26. Ne2 Qd8 27. Rh1 Nf5 28. Qh3 h5 {[pgndiagram] And now e4 fails tactically}
29. e4 Nxd4) 25... Ng7 26. Nc5 Nf5 27. Rh1 h5) 25. b3 Nxc3 26. Rxc3 Qe7 27. Ne5
Kg7 $5 {[pgndiagram]} (27... Nh5 {Is not that attractive anymore (it is
amazing how little changes in the position change the evaluation of a certain
move)} 28. Rh1 Ng7 29. Qd1 Nf5 30. h5 {And Black is suddenly worse}) 28. Kh3 {
A consequence of an early h pawn advance} (28. Rh1 Nh5 {Stops all play on the
kingside and Black can try to create something on the queenside (b3 is a
weakness)}) 28... c5 $6 {Maybe this advance comes too early} (28... Qb4 {Came
into consideration, activating the queen on the kingside and disrupting
White's pieces} 29. Rcd3 c5 30. dxc5 Rxd3 31. Rxd3 Rxc5) 29. Rdc1 {[pgndiagram]
Now this pin is slightly unpleasant, and Black is forced to weaken his
queenside. After lengthy positional play, the game suddenly takes quite
different route} b6 30. dxc5 Rxc5 31. Rxc5 bxc5 32. Nc6 Qb7 33. Kg2 $6 {Not
the best} (33. Rxc5 {Was strong, but it has to be calculated really precisely}
Rd2 34. h5 $1 {The only move that gives the advantage. The point is that Black
knight is diverted from the e4 square if he takes on h5.} (34. Kg2 Qxb3 {
Leaves Black better}) (34. Ne5 {Immediately is met by} Ne4 {[pgndiagram] And
White is in trouble} 35. Rxa5 Rxf2) 34... Qxb3 (34... Nxh5 35. Rxa5 Rxf2 36.
Qxf2 Qxc6 {And Black has the advantage}) 35. Ne5 {And White is much better,
although this is a computer line}) 33... Rd5 34. Nxa5 Qb4 35. Nc4 Qxb3 36. a5 {
[pgndiagram] Everything was forced after 33 Kg2 up to this point} Qa2 $1 {A
good move. Black puts the a pawn under surveillance and also eyes the f2
weakness. White has to be careful} 37. Kf1 {White prepares Qe2 with this move}
Rh5 $5 {Taking the advantage of premature h4 and letting her majesty handle
the passed a-pawn} 38. Qe2 Qb3 $2 {But this is really dangerous for Black} (
38... Qa4 {Is safer} 39. Qb2 Rxh4 40. Qb7 Qa2 $1 {And here White has to find
the only move} 41. Ne5 {[pgndiagram]} Rh2 42. Qxf7+ Kh6 43. Nd3 Rh1+ 44. Kg2 {
And this position is dynamically balanced, although in practical game
everything is possible}) 39. Qc2 $2 {Missing an opportunity} (39. Qb2 {
Stopping b7 and offering queen exchange} Qd3+ 40. Kg1 Qe4 {But here White had
to foresee the crucial} 41. f3 {[pgndiagram]} Qxf3 42. Qg2 {Forcing the queen
exchange, when White should be winning in the endgame}) (39. a6 {Was also
stopping Qb7}) 39... Qb7 40. Qb2 {One move too late. I am not sure what
Eljanov missed} Qa8 $2 {Amazingly, this seems faulty} (40... Qc6 {Seems to be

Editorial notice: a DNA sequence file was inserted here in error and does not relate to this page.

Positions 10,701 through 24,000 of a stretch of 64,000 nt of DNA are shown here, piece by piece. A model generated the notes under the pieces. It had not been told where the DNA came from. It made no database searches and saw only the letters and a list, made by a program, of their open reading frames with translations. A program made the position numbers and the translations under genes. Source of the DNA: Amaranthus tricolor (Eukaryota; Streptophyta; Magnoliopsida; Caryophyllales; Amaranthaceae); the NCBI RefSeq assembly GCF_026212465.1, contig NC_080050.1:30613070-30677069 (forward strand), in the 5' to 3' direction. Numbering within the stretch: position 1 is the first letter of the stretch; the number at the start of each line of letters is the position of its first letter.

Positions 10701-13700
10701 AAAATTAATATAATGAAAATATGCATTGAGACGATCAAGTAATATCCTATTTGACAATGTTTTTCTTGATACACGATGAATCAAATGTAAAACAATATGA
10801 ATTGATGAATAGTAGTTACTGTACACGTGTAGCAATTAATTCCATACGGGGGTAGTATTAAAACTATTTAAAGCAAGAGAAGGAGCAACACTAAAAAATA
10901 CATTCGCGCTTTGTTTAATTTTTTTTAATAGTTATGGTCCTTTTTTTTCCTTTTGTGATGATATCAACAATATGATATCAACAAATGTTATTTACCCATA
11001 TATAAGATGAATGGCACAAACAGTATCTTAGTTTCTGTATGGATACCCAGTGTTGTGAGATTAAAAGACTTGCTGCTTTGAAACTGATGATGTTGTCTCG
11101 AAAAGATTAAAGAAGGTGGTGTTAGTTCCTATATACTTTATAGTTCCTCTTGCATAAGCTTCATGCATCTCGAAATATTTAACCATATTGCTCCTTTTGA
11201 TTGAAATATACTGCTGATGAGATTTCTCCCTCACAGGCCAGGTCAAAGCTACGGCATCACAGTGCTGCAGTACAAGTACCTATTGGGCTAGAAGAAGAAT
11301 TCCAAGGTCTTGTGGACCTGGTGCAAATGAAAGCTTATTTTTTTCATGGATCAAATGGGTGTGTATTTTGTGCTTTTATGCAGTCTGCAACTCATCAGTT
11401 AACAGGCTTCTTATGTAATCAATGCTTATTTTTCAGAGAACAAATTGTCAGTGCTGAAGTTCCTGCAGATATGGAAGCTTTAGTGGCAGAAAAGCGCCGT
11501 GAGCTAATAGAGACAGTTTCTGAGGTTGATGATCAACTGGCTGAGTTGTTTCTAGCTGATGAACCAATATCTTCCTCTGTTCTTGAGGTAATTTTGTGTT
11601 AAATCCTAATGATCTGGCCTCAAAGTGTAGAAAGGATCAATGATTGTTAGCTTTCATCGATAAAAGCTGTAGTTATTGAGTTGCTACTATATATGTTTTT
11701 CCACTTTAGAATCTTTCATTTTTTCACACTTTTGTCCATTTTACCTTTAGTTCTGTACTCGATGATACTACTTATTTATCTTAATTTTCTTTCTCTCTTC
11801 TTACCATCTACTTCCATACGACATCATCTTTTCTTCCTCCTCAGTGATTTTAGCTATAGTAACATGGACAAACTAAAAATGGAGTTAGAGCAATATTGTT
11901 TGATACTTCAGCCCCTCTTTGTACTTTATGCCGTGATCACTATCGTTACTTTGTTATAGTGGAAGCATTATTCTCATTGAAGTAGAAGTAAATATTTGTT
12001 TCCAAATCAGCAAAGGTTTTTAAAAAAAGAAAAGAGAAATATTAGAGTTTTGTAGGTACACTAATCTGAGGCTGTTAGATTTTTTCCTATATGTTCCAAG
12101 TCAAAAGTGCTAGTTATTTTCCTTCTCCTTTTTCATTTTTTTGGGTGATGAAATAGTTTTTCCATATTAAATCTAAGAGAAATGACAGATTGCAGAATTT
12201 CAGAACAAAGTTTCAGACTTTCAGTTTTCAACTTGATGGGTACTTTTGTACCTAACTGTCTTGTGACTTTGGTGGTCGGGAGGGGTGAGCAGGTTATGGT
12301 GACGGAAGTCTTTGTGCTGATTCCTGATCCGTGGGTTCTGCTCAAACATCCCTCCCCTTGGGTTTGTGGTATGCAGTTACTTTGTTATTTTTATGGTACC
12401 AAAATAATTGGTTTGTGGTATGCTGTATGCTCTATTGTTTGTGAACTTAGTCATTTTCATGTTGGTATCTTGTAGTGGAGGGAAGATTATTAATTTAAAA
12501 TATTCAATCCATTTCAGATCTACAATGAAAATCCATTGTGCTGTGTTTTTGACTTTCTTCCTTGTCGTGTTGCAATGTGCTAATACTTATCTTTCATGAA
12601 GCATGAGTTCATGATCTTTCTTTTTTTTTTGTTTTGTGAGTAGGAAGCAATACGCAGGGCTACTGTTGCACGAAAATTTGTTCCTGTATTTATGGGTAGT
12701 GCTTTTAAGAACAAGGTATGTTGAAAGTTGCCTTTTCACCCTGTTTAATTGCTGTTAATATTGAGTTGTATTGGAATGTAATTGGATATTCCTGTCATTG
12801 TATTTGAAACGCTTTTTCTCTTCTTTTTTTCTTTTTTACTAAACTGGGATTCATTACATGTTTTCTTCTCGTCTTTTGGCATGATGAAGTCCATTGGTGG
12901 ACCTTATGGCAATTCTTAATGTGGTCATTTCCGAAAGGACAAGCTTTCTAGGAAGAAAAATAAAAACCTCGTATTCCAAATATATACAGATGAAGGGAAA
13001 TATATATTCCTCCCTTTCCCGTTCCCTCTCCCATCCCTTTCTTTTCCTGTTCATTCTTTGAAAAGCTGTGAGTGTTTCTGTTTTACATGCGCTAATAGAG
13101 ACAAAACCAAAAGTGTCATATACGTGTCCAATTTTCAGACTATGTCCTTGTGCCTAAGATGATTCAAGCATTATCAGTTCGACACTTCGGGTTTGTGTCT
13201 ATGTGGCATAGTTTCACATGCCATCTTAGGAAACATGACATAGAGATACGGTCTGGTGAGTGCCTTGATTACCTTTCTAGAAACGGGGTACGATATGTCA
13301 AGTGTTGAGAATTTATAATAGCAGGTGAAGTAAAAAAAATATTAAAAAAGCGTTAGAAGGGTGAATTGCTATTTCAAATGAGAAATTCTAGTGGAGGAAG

better, because future Qb7 wouldn't block the Queen's path} 41. Ke2 Rxh4 42.
Rb1 Rh2 {And now} 43. Qb7 Qa4 {Is dangerous}) (40... Qf3 41. Nd2 {Leads nowhere
}) 41. Ke2 $1 {[pgndiagram] White's king is pretty safe in the centre} Rxh4 42.
Rb1 Qg2 {the culmination of the game} (42... Rh2 {Is now met by} 43. Qb7 {And
White wins}) 43. Ne5 $2 {The key moment. White switches to defensive instead
of pushing forward} (43. a6 {Was winning for White, although the winning path
is rather complicated} Rh3 {White has to be careful} 44. Rf1 $1 {The key move,
reducing the effect of Qf3-Rf1} (44. a7 $2 {Is faulty, for example} Qf3+ 45.
Kd3 {And this is not what White wants. The computer says this is equal and we
can only believe the machine. But the king on d3 really looks ugly}) 44... Qf3+
45. Ke1 {And White wins}) 43... c4 $1 {Strong play by Kramnik. This strong
pawn comes into play with devastating efect. The point is that if White takes
on c3, he will be hit with Ne4} 44. Qd4 $2 {[pgndiagram] The moment when the
tides turn} (44. Nxc4 {Was ok} Rh2 45. Rf1 Qc6 {And position is equal}) (44.
Nd7 {Would also force a draw} Rxf4 45. exf4 Qe4+ 46. Kf1 Qh1+) 44... c3 {The
pawn advances all the same and now White's position is suddenly worse} 45. a6 (
45. Rf1 {Not allowing the pawn advance to come with tempo, was more resillient}
c2 46. Qa1 Rh3 47. Rg1 $1 Qd5 48. Qb2 {And White can resist, although in
practical game it is virtually impossible}) 45... c2 46. Rc1 Rh1 47. Rxc2 $2 {
[pgndiagram] The final mistake} (47. Qa1 $5 {Would put more resistance} Rxc1
48. Qxc1 Qa8 49. Qxc2 Qxa6+ 50. Kf3 {And Black still has some work to do})
47... Qf1+ {Now the game is over. Black has a winning attack} 48. Kd2 Qd1+ 49.
Kc3 Qa1+ 50. Kb3 Qxa6 51. Nc4 Rb1+ 52. Nb2 Ra1 53. Rc5 Ra3+ 54. Kb4 Ra2 55. Qc3
Qb6+ 56. Rb5 Qd6+ 57. Rc5 Ra8 58. Nd3 Rb8+ 59. Ka4 Qa6+ 60. Ra5 Qb7 61. Nc5 Qb1
62. Ka3 Kg8 63. Nb3 Nd5 {[pgndiagram] A fascinating battle and a heart
breaking end to a tournament that could have been fantastic for Eljanov, but
in the end..} 0-1

Čestitke Mamedyarovu na pobjedi.

Fantastičan turnir pun borbenog šaha i zanimljivih partija

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"If you wish to succeed, you must brave the risk of failure." ~ Garry Kasparov ~
The ultimate goal in chess is objectivity. Maximum objectivity.